Safety, Liability, Ethics and Privacy
and the Future of AI

A Conversation between Quorum AI CEO Noah Schwartz and Orrick LLP

In July 2018, Quorum AI CEO, Noah Schwartz, spoke with the emerging technology team at Orrick to discuss the future of AI and the challenges that it will bring, from ethics and privacy to safety and liability.

Orrick, Herrington & Sutcliffe LLP is an international law firm founded in San Francisco, California. It has clients in the technology, energy and infrastructure, and financial industries, and is consistently rated one of the top law firms in the world.

With Orrick’s permission, we present some excerpts from this interview below.

Orrick:
Please tell us a bit about your company and your technology?
Schwartz:

My company is Quorum AI, and we’re an artificial intelligence software company. We've created an AI engine that we call Engram, a term that refers to "memory traces in the brain." Engram is a stand-alone AI system that can run on any type of device. Unlike most AI systems available today, it doesn't rely on third-party, cloud-based services.

We've also built the EVA Platform, or the Environment for Virtual Agents. EVA enables AI systems to interact with one another by sharing data and insights in realtime. Because of this, AI systems running on the EVA Platform can work together to make complex decisions that would be impossible using traditional methods.

One important point worth mentioning – unlike a lot of the AI services available today, we don’t use Deep Learning, reinforcement learning, or even traditional machine learning methods. We use proprietary algorithms that mimic how neurons in the brain change and grow as you learn. My background is in computer science and neurobiology. These algorithms are an extension of the research that I did while working in academic neuroscience for 12 years.

Orrick:
Deep Learning is very popular. Why did you decide to avoid it when building your technology?
Schwartz:

When I launched Quorum AI in 2013, there was a lot of excitement developing around Deep Learning and Big Data, but I also knew that – going back to the 1990s and even earlier – there were serious limitations to what Deep Learning could do. The market has started to rediscover these limitations over the past few years. Geoffrey Hinton, one of the pioneers behind Deep Learning, recently acknowledged these limitations and called for a new approach.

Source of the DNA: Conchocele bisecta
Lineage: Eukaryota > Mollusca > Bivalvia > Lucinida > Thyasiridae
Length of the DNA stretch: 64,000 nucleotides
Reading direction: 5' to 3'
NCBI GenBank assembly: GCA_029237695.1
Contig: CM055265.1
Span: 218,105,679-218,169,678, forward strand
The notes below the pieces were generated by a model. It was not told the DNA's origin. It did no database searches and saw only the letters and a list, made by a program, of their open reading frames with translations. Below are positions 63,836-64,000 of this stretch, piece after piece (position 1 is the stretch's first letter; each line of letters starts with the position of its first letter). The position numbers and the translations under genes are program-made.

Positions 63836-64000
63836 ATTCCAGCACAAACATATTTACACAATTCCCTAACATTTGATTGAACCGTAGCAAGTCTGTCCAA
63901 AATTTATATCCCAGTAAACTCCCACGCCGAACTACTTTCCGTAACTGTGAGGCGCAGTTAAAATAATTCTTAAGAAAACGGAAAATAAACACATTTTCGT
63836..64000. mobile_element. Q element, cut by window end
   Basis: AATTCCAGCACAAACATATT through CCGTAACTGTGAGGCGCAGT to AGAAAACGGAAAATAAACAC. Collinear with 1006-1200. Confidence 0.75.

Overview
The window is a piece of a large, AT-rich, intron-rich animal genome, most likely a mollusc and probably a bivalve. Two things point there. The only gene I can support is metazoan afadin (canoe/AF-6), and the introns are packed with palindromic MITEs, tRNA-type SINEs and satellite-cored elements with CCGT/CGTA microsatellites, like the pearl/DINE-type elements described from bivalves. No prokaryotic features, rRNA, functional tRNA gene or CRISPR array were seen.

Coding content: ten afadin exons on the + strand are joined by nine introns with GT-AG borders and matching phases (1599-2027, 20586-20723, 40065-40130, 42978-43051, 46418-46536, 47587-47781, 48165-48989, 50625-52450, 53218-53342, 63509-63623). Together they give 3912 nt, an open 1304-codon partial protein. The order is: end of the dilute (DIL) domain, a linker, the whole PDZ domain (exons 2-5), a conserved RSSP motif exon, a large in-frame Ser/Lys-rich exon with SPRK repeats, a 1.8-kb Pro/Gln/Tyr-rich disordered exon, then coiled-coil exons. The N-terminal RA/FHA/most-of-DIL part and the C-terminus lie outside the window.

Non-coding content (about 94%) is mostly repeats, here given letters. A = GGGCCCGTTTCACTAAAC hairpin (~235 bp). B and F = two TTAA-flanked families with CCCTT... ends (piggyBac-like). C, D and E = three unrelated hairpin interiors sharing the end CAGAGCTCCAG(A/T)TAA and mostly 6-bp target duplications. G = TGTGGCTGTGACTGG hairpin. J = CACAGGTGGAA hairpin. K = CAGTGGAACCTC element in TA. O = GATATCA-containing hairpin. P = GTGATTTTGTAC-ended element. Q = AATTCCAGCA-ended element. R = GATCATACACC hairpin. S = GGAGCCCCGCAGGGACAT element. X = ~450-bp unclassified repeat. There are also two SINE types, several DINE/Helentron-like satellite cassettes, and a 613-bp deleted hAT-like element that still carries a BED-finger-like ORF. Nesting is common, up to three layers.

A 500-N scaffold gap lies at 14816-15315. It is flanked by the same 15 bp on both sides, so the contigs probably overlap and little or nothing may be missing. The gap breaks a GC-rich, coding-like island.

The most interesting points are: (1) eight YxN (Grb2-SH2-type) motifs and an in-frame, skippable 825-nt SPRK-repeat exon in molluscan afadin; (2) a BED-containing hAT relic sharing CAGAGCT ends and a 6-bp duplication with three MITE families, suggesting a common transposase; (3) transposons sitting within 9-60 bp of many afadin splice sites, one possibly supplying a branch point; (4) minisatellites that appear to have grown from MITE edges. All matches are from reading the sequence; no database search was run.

In a nutshell, Deep Learning systems can be very expensive and difficult to build. They are also very fragile and inflexible once they are put into production. If they need to be adjusted, it's easier to start over and rebuild them from scratch. Despite these issues, Deep Learning excels at processing visual images or image-like data. This makes sense because the original methods behind Deep Learning were inspired by the visual areas of the brain. If you need to do more than image processing, however, Deep Learning alone will not get you very far. If Deep Learning represents the visual parts of the brain, we like to think Quorum AI represents what is happening everywhere else in the brain. In a way, Quorum AI picks up where Deep Learning leaves off.

Orrick:
What are Quorum AI’s main advantages over what’s currently in the AI marketplace?
Schwartz:

Compared to other AI services in the market, our technology excels in four different ways, each providing unique benefit for our users.

Advantages of Quorum AI Technology:
  1. Cloud-independent, better privacy
  2. Transparent and human readable, not a "black box"
  3. Highly data-efficient: better performance with less resources
  4. Flexible, able to be retrained without starting over